Saint Bridget

From A Compendium of Irish Biography, 1878

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Bridget, Saint, one of the three patron saints of Ireland, was born about 455, of illustrious parents, at Faugher, near Dundalk. She received a good education, and to singular modesty and simplicity of manners united great charity. When her parents urged her to accept a suitor, it is said that, in answer to prayer, one of her eyes became frightfully deformed, and she was quietly permitted to take the veil — her eye recovering when the ceremony was over. She was then sixteen years of age. Collecting a number of young girls like herself, she established a religious retreat in the County of Meath; her reputation for sanctity increased daily, and crowds of young women and widows applied for admission to her institution. To establish similar monasteries she visited Limerick, Roscommon, and other parts of Ireland. Between 480 and 490 she removed to Kildare, which will ever be associated with her name. Her charity was only equalled by her humility; occasionally she used herself to tend the cattle belonging to the nunnery; while to poor people she was known to give away the rich vestments of the institution. To meet the religious requirements of the place, Conlaeth, a recluse, was elevated to the bishopric. She died at Kildare about 525, aged about 70, and was buried in the cathedral. By some it is stated that her body was eventually removed to Down, and interred with the remains of SS. Patrick and Columcille. Lanigan says: "It would be superfluous to enlarge on the extraordinary veneration with which her memory has been revered, not only in Ireland and Great Britain, but in every part of the Western Church; or to undertake a formal refutation of the impudent assertion of that pseudo-antiquary, Dr. Ledwich, that St. Bridget was an imaginary saint." Her festival is the 1st of February.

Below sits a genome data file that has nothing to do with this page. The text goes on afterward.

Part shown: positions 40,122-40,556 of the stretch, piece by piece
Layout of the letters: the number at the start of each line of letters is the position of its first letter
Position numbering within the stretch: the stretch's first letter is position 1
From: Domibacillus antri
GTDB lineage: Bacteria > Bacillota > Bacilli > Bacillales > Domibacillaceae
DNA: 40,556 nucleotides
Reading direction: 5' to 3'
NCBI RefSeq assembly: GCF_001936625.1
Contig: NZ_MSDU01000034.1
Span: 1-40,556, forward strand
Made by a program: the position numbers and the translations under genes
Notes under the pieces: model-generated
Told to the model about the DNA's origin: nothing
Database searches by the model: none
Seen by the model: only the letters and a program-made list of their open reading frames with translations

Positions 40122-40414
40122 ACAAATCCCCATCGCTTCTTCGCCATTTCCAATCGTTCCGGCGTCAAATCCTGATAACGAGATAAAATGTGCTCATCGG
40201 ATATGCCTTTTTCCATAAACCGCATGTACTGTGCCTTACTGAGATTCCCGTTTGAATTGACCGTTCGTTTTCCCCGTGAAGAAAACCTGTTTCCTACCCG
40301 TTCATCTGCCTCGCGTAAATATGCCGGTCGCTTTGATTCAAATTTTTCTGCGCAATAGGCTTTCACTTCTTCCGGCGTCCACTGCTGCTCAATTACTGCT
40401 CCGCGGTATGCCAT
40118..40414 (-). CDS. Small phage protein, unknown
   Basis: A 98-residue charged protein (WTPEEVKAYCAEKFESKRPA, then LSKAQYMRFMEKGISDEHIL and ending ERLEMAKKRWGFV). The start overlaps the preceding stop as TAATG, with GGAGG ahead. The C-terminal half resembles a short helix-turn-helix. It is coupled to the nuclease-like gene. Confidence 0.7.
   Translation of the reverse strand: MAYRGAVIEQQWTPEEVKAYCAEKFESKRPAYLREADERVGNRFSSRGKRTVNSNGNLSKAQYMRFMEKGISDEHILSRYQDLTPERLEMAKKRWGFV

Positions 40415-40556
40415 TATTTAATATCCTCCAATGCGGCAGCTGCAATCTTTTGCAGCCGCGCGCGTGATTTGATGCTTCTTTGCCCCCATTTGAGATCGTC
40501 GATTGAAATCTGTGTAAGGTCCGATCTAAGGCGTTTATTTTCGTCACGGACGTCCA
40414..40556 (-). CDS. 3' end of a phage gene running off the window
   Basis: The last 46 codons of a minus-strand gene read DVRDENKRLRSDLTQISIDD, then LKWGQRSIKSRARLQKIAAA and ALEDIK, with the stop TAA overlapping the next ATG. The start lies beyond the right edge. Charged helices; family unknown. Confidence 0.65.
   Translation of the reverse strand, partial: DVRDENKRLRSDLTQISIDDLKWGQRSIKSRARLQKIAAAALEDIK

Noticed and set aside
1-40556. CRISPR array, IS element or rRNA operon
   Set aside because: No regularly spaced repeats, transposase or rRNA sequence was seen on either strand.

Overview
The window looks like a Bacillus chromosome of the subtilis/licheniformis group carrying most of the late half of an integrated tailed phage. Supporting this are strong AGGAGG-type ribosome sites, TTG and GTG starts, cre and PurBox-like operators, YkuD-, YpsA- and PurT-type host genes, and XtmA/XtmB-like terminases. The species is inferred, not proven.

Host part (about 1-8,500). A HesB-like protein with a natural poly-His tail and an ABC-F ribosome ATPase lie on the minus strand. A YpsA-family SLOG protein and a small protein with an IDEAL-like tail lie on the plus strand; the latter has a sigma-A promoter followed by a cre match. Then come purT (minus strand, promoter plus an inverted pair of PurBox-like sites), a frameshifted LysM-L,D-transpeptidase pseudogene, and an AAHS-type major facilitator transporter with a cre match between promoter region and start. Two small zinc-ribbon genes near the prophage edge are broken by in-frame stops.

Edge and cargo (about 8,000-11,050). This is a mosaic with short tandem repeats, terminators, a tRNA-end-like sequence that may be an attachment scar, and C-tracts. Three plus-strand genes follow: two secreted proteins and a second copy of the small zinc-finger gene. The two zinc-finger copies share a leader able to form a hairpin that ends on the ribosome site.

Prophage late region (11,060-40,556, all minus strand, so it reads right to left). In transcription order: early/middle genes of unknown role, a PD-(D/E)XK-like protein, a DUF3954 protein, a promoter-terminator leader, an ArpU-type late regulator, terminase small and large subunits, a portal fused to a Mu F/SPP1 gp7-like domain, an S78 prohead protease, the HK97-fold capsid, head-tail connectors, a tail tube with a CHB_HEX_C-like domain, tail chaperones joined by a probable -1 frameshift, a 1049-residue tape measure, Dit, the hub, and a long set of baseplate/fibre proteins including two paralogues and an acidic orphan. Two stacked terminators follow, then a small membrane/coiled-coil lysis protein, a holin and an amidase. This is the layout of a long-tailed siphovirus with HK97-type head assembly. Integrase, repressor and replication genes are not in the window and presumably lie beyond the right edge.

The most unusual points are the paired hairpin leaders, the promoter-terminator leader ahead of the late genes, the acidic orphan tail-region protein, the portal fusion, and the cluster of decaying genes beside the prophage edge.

"The bright lamp that shone in Kildare's holy fane"

was a perpetual fire kept up in her cloisters probably for the benefit and relief of the poor. The custom was, in 1220, for a time suppressed by the Archbishop of Dublin, lest there might be supposed to be any connection between it and pagan practices. It was, however, soon relighted, and sustained until the suppression of the monasteries by Henry VIII . For a full discussion of this point, see Notes and Queries, 3rd Series. Doubtless some of the veneration with which, in Pagan times, the Irish regarded Bridh or Bride, their goddess of wisdom and song, was transferred to the memory of St. Bridget.

Sources

119. Ecclesiastical History of Ireland: Rev. John Lanigan. 4 vols. Dublin, 1822.

171. Ireland, History of, from the earliest period to the English Invasion: Rev. Geoffrey Keating: Translated from the Irish, and Noted by John O'Mahony. New York, 1857.

234. Martyrology of Donegal: Edited by J. H. Todd, D.D., and William Reeves, D.D. (I.A.S.) Dublin, 1864.

254. Notes and Queries. London, 1850-'78.
O'Callaghan, John C., see No. 186.

339. Ware, Sir James, Works: Walter Harris. 2 vols. Dublin, 1764.

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